I was happy to learn about the advantages of taking my spousal Social Security benefit at full retirement age and waiting until age 70 to collect my own Social Security benefit. But I’ve read that a new budget bill will eliminate the ability for spouses to claim this spousal benefit. Is this true?
The budget bill became law, effective Nov. 2. It doesn’t eliminate spousal Social Security benefits. But it does phase out the option you’re talking about, which lets a person who has reached full retirement age — i.e., 66 — apply only for a spousal benefit, and postpone taking his or her own benefit until age 70.
That option is called “filing a restricted Social Security application.”
Under the new law, people who were at least 62 years old on Dec. 31 this year will still be able to file a restricted application when they turn 66. But for younger people, that choice is now off the table. Regardless of their age when they file for Social Security, they will automatically be applying for all the benefits they’re eligible to receive. This means that anyone born after Dec. 31, 1953 who qualifies for both a spousal and a primary benefit will be applying for both, and receive an amount equal to the larger of the two. (Nobody has ever received his or her spousal benefit and primary benefit at the same time.)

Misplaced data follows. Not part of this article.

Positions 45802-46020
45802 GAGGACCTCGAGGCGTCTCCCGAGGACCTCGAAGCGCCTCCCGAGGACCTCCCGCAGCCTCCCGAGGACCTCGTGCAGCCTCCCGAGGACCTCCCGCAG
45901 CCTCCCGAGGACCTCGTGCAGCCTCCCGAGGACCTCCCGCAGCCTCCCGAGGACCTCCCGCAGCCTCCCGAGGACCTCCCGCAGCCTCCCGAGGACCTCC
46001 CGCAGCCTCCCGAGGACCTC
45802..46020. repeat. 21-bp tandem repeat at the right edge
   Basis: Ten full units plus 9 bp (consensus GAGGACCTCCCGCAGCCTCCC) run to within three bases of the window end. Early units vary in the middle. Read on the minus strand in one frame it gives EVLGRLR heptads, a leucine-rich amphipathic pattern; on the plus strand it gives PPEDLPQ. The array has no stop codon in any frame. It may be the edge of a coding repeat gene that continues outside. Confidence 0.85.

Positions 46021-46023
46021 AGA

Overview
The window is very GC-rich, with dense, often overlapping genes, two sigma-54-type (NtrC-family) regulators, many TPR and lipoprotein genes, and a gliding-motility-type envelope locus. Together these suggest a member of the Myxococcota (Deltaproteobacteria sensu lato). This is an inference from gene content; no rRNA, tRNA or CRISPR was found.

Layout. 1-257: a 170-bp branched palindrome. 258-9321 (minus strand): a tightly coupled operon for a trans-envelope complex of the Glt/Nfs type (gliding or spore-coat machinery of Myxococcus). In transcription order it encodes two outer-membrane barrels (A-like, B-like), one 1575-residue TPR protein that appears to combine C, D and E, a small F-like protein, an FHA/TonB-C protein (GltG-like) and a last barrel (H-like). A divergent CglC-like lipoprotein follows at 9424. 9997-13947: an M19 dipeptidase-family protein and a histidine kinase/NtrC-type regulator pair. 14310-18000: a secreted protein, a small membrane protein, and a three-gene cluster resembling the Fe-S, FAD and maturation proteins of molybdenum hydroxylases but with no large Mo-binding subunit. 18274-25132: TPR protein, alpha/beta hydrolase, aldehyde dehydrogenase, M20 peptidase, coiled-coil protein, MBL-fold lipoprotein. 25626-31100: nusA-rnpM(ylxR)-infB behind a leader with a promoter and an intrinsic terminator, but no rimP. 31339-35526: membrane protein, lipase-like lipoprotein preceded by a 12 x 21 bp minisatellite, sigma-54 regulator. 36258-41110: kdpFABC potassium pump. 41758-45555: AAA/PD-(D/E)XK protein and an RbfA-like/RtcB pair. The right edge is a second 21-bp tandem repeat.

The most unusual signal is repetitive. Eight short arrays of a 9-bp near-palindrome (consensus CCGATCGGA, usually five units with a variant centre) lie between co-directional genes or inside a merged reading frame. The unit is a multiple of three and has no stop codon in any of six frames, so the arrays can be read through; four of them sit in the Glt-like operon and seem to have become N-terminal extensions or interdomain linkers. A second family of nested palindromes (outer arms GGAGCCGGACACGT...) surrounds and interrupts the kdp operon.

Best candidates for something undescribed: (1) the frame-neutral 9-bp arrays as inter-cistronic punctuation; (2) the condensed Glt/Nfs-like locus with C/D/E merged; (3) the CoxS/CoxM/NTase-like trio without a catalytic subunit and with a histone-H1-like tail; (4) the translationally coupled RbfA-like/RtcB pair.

The advantages of postponing Social Security haven’t changed. You’ll still receive an 8 percent annual credit for up to four years if you delay filing for your primary benefit after reaching your full retirement age. But if you were born after Dec. 31, 1953, you won’t be able to collect a spousal benefit in the meantime.
THE BOTTOM LINE Social Security rules are now less flexible for people born after 1953.